Three young leaders shared advice for meeting challenges including imposter syndrome and having to remake a media brand to help it move upmarket. I particularly enjoyed Aliya Itzkowitz of FT Strategies view on the value of voicing uncertainty. When you’re dealing with innovation, you have to deal with uncertainty and find a way to systematically work your way through it.

My former BBC colleague Alf Hermida has just released a paper with Seth Lewis and Samantha Lorenzo on Clay Christensen’s jobs-to-be-done framework and how it can be applied to improving the products of local journalism. This was a popular framework in the first decade of this century, and there were a lot of advocates of it, including Steve Yelvington who I mentioned before.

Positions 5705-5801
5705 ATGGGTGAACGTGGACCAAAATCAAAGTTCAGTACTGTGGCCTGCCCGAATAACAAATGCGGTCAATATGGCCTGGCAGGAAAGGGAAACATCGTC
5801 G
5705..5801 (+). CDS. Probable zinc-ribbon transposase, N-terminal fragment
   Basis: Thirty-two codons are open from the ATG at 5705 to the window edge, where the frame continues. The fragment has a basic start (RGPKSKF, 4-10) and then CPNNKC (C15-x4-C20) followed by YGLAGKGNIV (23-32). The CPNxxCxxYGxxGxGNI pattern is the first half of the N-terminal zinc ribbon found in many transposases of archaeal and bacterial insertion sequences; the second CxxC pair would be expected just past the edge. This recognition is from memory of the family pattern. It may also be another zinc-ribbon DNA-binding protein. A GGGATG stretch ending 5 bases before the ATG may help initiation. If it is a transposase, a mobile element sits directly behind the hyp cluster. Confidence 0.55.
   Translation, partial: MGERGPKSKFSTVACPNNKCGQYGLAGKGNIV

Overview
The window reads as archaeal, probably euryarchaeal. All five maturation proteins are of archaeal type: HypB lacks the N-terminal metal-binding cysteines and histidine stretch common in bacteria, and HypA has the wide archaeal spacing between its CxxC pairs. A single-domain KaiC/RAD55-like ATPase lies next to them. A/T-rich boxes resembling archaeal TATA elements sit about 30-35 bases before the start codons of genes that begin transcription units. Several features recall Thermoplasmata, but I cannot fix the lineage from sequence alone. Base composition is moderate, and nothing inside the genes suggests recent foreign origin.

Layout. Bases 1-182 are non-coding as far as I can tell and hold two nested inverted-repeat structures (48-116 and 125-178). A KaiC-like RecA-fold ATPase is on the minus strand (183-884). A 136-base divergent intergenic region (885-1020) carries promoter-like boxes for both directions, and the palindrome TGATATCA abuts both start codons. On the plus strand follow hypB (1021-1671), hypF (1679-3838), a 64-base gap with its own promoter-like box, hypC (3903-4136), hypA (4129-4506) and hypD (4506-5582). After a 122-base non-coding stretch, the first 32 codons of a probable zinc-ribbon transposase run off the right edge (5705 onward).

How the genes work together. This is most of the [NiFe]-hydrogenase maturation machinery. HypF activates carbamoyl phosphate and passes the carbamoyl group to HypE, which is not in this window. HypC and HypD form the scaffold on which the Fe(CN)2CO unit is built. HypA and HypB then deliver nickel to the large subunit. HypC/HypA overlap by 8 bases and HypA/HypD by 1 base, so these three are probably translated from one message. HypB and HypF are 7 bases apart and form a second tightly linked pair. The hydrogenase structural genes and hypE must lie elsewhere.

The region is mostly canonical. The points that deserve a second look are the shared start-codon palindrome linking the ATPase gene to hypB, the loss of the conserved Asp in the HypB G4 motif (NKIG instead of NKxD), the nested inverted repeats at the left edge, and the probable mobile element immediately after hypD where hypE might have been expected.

The FT seems to be going from strength-to-strength, and now it is prospecting for new opportunities with its own venture fund.

In AI news this week, OpenAI alleged that the New York Times hired someone to manipulate its systems to make it appear that it frequently plagiarised the newspaper’s material. It was a forceful response to the Times’ lawsuit.

Having worked in US public media for four years, this makes me sad. It was one of the early efforts by public media to move beyond its traditional audio and video content to provide local news in a digital-first way. It speaks to the challenges facing US public media in this soft ad market.